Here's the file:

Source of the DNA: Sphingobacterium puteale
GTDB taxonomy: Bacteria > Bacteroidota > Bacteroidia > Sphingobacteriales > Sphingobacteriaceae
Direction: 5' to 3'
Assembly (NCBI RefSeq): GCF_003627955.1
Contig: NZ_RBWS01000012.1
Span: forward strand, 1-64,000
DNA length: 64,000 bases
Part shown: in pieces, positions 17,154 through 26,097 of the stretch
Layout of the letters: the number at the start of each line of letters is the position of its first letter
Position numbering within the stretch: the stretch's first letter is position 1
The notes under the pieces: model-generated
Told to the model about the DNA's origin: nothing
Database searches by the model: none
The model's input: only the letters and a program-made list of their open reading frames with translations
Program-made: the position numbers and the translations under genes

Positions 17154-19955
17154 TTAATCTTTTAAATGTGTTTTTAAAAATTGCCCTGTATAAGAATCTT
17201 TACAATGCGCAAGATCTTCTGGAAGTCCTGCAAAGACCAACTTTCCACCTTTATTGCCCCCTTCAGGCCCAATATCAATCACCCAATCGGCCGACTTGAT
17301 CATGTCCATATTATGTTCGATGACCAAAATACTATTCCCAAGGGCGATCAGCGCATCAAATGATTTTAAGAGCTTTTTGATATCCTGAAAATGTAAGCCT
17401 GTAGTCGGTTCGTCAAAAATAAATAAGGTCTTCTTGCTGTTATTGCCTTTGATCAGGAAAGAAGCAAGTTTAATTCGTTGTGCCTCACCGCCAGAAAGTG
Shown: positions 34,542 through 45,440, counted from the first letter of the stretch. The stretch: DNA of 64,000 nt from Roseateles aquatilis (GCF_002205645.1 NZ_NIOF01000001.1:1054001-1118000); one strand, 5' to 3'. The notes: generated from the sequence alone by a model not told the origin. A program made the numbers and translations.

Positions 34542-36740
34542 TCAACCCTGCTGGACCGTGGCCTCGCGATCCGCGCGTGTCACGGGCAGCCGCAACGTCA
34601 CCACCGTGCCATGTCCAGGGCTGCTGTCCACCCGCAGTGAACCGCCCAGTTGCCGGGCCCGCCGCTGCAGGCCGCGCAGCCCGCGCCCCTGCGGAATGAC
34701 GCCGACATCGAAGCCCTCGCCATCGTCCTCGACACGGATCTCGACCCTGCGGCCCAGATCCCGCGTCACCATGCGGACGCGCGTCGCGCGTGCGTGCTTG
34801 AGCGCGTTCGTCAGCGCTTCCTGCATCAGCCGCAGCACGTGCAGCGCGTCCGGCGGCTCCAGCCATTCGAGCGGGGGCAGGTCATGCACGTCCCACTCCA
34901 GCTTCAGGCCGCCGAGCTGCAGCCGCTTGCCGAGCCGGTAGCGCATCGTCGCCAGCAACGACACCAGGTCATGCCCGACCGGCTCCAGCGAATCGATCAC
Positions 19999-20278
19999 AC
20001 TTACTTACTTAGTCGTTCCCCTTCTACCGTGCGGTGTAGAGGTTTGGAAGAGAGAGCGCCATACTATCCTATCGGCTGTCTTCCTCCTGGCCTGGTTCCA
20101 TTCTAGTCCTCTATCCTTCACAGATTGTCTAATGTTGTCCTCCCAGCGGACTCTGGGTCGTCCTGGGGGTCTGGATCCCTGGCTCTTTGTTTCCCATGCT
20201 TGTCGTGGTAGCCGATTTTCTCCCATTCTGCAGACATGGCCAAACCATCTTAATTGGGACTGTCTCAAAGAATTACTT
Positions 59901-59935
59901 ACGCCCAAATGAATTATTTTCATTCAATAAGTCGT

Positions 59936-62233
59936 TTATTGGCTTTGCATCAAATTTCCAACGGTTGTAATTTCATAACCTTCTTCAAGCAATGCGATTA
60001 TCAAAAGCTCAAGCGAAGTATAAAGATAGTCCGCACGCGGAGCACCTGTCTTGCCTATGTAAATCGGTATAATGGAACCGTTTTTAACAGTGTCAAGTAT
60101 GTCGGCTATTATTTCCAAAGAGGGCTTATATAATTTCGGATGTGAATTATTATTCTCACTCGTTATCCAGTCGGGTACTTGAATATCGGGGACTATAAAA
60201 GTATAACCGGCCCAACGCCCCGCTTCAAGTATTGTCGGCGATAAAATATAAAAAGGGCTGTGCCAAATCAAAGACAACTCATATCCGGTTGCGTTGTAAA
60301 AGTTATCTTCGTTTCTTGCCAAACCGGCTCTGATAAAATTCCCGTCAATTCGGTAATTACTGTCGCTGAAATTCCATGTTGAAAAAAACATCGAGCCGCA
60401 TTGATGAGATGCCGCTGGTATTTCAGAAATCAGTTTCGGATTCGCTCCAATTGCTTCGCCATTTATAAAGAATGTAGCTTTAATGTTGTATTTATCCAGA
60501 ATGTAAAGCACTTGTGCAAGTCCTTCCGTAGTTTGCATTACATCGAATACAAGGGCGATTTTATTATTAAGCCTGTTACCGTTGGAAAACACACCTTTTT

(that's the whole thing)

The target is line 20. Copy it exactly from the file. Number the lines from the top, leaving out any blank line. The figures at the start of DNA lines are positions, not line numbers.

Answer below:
17401 GTAGTCGGTTCGTCAAAAATAAATAAGGTCTTCTTGCTGTTATTGCCTTTGATCAGGAAAGAAGCAAGTTTAATTCGTTGTGCCTCACCGCCAGAAAGTG